The U.S. tax code grows more complicated every year and currently spans thousands of pages – even government experts can’t agree exactly how long it is. So it’s not surprising that millions of Americans hire professional tax preparers to complete their returns.

Relinquishing the onerous task of calculating your taxes to a professional may save you time and give peace of mind – they know more about tax law than you do, right? But remember: You’re still legally responsible for all information on the return. So if the preparer makes a mistake or intentionally defrauds the government, you’ll be on the hook for any additional taxes, interest and penalties – even possible prosecution.

The IRS notes that although most tax return preparers are professional, honest and serve their clients well, taxpayers should use the same standards for choosing a preparer as they would for a doctor or lawyer, and be on the lookout for incompetence and criminal activity.

There are several basic types of tax preparers: certified public

accountants, IRS-designated enrolled agents, tax attorneys, storefront agents (think H&R Block) and self-employed preparers. The first three types must meet their own licensing agency’s continuing education and licensing requirements and are bound by ethical standards; they’re also the only professionals authorized to represent you before the IRS on all tax matters, including audits, collection and appeals. Others may only represent you for audits of returns they actually prepared. Always ask whether they belong to any professional organizations with continuing-education requirements.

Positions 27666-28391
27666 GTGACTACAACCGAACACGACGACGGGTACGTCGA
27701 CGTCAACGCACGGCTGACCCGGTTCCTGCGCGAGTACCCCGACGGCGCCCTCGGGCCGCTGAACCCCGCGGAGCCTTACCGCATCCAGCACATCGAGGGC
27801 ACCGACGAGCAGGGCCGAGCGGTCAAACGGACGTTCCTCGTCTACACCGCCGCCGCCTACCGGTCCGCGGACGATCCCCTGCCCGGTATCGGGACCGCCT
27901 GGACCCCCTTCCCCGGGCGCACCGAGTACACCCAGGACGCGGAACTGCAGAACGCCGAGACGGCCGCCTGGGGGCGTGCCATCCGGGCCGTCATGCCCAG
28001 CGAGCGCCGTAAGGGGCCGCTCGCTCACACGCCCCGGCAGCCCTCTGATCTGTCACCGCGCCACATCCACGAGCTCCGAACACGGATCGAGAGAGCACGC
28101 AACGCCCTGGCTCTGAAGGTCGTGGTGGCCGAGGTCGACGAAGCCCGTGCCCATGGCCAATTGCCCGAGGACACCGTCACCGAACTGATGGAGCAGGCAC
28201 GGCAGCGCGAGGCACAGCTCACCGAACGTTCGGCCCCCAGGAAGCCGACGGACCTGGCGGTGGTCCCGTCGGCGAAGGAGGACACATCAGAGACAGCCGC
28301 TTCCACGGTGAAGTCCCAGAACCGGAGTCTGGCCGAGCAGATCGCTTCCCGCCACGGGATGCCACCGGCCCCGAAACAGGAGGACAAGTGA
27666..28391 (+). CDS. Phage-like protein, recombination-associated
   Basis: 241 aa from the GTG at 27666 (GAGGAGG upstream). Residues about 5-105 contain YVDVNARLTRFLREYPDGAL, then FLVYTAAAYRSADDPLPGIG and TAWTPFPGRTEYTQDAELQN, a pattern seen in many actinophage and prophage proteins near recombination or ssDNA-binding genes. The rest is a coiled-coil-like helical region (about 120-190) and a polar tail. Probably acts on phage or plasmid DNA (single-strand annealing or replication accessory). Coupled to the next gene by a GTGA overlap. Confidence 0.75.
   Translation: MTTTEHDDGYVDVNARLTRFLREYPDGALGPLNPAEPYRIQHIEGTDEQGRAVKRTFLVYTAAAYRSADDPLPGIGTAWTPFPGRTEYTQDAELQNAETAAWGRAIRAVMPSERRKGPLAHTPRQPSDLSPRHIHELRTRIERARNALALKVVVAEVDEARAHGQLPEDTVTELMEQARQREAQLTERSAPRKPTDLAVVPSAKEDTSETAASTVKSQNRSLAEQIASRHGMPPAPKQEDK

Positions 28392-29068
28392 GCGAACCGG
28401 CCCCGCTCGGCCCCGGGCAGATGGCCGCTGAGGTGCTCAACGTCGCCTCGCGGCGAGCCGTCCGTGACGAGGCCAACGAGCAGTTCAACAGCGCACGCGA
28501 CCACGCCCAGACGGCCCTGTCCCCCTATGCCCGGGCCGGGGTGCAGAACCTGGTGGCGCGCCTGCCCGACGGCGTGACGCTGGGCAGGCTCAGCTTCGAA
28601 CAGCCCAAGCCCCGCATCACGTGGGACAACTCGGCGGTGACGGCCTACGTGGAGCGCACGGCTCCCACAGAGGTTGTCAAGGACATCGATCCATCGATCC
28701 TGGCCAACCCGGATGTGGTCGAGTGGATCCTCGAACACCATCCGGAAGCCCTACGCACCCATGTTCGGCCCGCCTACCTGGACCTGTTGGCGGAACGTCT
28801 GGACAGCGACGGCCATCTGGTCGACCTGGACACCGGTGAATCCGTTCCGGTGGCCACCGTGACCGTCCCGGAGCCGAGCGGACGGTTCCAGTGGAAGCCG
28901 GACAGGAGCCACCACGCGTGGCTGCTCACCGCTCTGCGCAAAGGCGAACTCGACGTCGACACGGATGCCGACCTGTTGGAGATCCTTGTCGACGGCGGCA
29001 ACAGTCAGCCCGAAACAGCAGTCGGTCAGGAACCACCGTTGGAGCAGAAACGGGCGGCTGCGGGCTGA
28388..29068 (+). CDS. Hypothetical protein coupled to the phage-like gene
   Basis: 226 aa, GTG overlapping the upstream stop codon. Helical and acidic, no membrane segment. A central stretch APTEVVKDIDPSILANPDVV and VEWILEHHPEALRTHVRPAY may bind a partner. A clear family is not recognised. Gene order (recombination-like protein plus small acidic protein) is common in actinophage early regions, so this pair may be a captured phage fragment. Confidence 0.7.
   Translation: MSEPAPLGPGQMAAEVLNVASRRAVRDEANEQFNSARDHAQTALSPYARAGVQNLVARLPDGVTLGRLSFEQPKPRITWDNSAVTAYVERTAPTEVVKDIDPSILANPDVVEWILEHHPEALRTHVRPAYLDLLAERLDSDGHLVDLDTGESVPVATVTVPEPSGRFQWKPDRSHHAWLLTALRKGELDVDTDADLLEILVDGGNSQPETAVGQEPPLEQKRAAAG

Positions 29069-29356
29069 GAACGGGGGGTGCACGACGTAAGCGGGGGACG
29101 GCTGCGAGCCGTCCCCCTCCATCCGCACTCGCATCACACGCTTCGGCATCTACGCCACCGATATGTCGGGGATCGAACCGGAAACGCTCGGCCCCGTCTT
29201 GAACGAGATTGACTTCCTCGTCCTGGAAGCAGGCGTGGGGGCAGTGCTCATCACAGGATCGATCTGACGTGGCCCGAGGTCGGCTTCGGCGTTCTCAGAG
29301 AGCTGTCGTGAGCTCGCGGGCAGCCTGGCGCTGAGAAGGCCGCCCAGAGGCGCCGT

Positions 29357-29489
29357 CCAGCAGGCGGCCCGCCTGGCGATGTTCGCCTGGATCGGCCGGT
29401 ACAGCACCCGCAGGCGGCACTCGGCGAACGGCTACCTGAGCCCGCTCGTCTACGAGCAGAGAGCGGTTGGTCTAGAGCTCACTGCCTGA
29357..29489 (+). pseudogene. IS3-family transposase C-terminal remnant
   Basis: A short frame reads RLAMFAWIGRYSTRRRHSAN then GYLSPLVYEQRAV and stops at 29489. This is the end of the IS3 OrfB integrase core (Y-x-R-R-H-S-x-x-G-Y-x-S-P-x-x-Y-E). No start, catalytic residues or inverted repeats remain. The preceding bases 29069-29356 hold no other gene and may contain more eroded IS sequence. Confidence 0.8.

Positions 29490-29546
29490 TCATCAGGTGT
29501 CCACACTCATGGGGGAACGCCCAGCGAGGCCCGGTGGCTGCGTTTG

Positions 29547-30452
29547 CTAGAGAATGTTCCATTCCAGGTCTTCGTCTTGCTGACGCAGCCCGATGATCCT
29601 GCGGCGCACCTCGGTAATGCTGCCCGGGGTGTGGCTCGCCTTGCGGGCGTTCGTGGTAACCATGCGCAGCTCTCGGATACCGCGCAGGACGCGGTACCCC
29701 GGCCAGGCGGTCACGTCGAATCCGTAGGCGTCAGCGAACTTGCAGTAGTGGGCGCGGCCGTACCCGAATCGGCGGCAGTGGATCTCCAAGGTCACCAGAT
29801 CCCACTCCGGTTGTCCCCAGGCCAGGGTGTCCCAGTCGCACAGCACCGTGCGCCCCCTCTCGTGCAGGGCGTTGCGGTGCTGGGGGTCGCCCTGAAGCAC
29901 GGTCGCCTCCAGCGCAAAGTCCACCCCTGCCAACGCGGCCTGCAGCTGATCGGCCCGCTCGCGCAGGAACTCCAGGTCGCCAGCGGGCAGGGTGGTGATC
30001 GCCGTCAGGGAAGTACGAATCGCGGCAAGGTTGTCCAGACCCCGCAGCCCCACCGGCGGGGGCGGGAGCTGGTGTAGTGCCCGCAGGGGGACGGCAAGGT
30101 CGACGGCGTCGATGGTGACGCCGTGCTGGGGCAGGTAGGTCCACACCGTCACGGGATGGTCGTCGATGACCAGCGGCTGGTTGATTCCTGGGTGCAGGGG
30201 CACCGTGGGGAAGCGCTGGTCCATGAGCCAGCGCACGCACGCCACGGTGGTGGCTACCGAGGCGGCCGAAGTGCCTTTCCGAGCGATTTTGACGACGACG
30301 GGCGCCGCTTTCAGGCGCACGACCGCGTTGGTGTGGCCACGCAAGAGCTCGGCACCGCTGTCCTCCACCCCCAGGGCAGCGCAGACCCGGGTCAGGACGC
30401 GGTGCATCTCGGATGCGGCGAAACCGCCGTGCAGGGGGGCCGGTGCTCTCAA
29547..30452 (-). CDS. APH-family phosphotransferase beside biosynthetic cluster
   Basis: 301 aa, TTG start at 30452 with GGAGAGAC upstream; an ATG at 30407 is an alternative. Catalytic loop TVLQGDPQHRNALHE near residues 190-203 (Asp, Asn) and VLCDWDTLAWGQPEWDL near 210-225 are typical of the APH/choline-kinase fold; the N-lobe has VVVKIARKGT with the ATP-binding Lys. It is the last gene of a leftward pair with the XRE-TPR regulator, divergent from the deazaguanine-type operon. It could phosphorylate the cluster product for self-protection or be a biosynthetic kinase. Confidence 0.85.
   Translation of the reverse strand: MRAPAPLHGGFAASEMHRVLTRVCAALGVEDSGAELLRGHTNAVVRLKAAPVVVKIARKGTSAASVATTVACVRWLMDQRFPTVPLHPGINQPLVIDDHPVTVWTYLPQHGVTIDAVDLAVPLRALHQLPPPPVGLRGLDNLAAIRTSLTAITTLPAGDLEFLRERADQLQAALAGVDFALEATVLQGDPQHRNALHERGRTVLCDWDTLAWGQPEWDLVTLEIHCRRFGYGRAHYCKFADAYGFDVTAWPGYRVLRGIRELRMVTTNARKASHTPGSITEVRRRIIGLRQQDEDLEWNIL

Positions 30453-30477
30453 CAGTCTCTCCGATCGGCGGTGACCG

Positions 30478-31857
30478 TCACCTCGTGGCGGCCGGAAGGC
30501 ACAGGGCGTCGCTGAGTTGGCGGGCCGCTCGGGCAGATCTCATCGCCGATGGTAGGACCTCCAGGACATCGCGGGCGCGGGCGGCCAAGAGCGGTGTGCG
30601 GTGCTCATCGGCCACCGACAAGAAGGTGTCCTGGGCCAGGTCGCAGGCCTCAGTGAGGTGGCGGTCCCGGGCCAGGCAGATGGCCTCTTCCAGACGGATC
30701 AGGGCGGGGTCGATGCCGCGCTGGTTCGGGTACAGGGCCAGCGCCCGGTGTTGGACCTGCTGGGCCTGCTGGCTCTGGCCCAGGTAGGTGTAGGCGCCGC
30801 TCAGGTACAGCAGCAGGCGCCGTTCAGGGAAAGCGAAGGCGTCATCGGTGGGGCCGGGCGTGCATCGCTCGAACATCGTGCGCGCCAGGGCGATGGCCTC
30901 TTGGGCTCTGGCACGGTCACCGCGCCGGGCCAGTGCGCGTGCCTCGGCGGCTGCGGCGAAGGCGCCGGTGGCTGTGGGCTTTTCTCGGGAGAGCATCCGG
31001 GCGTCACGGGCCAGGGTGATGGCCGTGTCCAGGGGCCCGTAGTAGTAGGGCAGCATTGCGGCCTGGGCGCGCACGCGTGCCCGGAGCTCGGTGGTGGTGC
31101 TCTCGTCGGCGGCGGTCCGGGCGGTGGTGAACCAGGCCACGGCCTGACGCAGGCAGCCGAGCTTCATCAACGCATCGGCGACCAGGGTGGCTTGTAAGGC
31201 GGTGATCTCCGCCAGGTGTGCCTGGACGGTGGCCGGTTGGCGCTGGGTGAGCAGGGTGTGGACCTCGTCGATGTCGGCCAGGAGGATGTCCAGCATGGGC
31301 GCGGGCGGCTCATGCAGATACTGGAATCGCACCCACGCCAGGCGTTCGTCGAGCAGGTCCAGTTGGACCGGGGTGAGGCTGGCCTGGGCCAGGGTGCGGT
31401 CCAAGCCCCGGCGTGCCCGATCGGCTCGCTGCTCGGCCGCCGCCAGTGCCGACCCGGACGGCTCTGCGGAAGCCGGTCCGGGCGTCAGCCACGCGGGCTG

Here are tips for choosing the right tax return preparer:

Request an initial free consultation at which you can share last year’s return and discuss how your situation has changed.

Ask how their fees are determined – some charge by the number of forms (schedules) filed, others by the hour. You might pay anywhere from $100 to many thousands of dollars, depending on the complexity of your situation, where you live, the agent’s credentials, etc.

One good way to get a sense of fees is to ask what they would have charged to complete your last year’s return. Be wary of tax preparers who claim they can obtain larger refunds than other preparers. No one can estimate your refund without first reviewing your financial information.

Avoid preparers who base their fee on a percentage of the refund.

Consider whether the individual or firm will be around to answer questions about the return months or years after it’s been filed.

Check their credentials and find out if

any complaints have been filed with the Better Business Bureau.

Reputable preparers will ask to see receipts and will ask multiple questions to determine whether expenses qualify for deduction.

Ask whether your return’s preparation will be outsourced, which means your personal information could be transmitted electronically to another firm, possibly outside the U.S.

Ask about their experience with IRS audits and what their fees would be to represent you in an audit.

Ask their policy for reimbursing you for fines, penalties and interest if it turns out your owe back taxes on a return they prepared – many have insurance for that purpose.

And finally, don’t muddy the waters by linking your tax return fee to ing another product the preparer may be trying to sell, such as a refund-anticipation loan or check, retirement savings account or insurance policy.

By Jason Alderman

Jason Alderman directs Visa’s financial education programs. To Follow Jason Alderman on Twitter: